DETROIT -- Volkswagen AG does not plan to expand its U.S. vehicle lineup beyond what it has announced while it focuses more on the quality of its core products.
“Somewhere along the way, frankly, we lost our bearings in this market, and we failed to build on that emotional equity and became more of a marginal brand whereas once we had been pioneers,” Jonathan Browning, head of Volkswagen Group of America, said today at the 2011 Automotive News World Congress.
He said VW will need to go back and look at the small things it is “tripping over” in the United States, whether pricing, climate control, seat size and/or rear legroom. The German automaker is counting on the Volkswagen Jetta and Passat for expanded U.S. sales.
In 2010, VW sold 12,497 Passats, the lowest-volume car in the brand's U.S. lineup except for the Eos convertible. The Jetta was the U.S. sales leader for VW with 123,213 unit sales in 2010, a gain of nearly 14 percent over 2009.
Browning said VW saw diesel model sales rise 20 percent in the United States last year and in response will be bringing a diesel version of the redesigned Passat to the U.S. market, although he declined to give a time frame.
VW will build the Passat at its new plant in Chattanooga.
VW also will be bringing the popular European Golf R to the United States in 2012.
Browning said VW will continue selling the Routan minivan in the United States. The vehicle is produced in Chrysler Group's plant in Windsor, Ontario. VW sold 15,961 Routans in the United States last year, up almost 9 percent in an overall market that grew 11 percent over 2009.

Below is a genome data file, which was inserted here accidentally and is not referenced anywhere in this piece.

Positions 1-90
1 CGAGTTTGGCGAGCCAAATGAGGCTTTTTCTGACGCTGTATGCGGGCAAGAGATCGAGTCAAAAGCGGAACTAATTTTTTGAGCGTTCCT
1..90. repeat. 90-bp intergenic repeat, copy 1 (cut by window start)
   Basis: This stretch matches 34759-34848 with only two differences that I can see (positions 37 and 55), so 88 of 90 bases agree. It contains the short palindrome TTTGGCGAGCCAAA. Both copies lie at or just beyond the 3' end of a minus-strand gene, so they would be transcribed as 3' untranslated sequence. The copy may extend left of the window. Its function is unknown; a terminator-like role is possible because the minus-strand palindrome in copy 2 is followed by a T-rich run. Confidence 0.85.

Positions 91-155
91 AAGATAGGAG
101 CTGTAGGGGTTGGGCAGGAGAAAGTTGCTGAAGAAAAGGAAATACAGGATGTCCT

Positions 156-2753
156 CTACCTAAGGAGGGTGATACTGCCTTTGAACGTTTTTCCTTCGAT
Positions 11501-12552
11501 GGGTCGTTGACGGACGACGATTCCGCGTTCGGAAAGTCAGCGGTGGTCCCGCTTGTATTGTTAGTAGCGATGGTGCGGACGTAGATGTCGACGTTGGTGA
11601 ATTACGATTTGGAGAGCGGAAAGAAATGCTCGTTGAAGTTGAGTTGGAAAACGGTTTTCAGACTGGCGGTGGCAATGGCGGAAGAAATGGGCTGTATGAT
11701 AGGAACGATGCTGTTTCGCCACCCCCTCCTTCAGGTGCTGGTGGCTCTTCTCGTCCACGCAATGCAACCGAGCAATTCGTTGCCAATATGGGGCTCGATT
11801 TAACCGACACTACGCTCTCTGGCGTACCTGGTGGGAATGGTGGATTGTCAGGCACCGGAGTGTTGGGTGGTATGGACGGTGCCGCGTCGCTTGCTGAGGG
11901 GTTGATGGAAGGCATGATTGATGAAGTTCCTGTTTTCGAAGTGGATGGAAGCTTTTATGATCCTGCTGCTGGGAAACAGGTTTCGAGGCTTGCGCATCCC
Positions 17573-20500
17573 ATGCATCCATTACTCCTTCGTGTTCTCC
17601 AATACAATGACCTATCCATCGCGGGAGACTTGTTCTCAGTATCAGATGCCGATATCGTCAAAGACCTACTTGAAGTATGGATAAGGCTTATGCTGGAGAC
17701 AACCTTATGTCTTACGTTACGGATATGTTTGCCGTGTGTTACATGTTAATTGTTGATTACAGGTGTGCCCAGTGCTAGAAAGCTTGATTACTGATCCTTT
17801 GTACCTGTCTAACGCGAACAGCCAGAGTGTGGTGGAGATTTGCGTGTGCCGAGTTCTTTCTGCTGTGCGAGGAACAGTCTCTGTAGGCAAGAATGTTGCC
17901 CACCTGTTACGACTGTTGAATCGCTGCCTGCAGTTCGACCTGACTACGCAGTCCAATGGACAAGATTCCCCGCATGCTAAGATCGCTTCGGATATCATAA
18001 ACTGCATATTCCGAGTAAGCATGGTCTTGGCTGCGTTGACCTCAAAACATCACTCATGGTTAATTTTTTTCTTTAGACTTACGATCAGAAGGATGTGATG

Volkswagen Group of America's sales jumped 21 percent to 359,889 units from 297,537 in 2009. Audi accounted for 101,629 of the 2010 total.
Volkswagen AG is working toward the goal of surpassing Toyota Motor Corp. in size and profitability by 2018. By then, CEO Martin Winterkorn wants to boost VW brand sales in the U.S. market to 800,000 and Audi to 200,000. However, the German automaker's 3.1 percent share of the U.S. market still trails well behind Toyota Motor Sales U.S.A.'s 15.2 percent.
Browning, 51, came to VW last June after serving as vice president of global sales for General Motors Co. He was appointed as CEO of Volkswagen Group of America on Oct. 1, filling a two-month vacancy created when Stefan Jacoby went to Volvo Cars.